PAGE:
While it may be assumed public complaint is about money spent for prisoners’ enrichment, the real anger seems to be about expanding the identity of an inmate. A portion of the public does not want to see the inmate anything other than inmate. In making a film about a particular prisoner, I not only got permission, but also the enthusiasm of the prison warden and captain of security for making the film. When I arrived at the prison on the morning of the film shoot, I was stopped from making the film. A victims rights’ group objected to the project, complaining that they, “didn’t want any inmate to be seen in a positive light.”
Of course, it certainly does not come as a surprise that institutionalized hate for prisoners exists within prison and no surprise that guards for prisoners most often vocalize this hate. In an upstate New York prison where I volunteered for almost a year on a weekly basis teaching nine-hour days, I heard guards repeatedly say, “I hate inmates!” I heard this phrase so often it seemed as if it was the prison’s mantra. When I heard the captain of security emphatically state it, I understood how the other guards were emulating their captain – it was the expected voice of the guards.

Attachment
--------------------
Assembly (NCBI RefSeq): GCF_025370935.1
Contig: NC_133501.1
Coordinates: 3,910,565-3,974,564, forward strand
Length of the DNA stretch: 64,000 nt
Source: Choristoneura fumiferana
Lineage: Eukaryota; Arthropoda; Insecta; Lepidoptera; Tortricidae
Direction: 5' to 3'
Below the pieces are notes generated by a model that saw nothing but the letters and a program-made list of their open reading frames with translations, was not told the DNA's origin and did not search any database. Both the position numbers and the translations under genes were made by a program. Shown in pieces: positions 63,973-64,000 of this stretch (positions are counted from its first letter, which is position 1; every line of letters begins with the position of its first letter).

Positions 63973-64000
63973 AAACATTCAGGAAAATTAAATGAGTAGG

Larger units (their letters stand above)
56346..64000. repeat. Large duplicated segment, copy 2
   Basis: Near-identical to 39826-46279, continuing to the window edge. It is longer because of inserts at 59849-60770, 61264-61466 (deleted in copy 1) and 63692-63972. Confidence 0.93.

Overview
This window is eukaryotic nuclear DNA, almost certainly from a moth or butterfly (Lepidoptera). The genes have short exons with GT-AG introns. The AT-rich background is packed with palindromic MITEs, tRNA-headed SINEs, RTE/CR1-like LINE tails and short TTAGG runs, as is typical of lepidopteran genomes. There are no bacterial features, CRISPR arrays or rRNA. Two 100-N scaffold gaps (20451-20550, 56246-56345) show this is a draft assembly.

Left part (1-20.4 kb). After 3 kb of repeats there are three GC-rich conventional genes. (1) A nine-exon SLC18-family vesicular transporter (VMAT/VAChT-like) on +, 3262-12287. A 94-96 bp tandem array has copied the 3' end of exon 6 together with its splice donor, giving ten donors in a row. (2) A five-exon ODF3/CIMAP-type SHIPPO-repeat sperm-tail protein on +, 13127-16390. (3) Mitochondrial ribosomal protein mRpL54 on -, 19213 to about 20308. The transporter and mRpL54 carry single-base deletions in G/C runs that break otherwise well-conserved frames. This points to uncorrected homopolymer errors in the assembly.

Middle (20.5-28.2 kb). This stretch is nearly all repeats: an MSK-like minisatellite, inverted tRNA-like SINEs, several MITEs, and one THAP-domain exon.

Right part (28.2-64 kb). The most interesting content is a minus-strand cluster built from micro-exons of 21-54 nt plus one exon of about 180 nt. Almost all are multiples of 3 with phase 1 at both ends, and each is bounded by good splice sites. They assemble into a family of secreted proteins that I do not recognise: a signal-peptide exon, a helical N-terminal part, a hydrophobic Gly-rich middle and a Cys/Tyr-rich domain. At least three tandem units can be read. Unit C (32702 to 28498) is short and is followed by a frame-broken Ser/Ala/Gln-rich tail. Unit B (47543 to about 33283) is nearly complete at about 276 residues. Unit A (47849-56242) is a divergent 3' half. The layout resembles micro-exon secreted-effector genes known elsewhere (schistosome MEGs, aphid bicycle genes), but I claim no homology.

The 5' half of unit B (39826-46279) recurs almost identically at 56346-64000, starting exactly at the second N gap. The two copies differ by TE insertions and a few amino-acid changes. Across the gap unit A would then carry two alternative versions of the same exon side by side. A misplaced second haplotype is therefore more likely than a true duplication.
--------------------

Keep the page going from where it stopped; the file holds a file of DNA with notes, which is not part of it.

One guard took his hatred to the extreme, adding that he hated all Black people – using the derogatory term. When I didn’t respond with the emotional rise he wanted, the guard then described the several anger management courses he was required to take because of his violence to prisoners in five years as guard. When I flatly commented that I couldn’t imagine anyone wanting to hire him, he replied, “I’m exactly the CO they want.” And he was probably correct.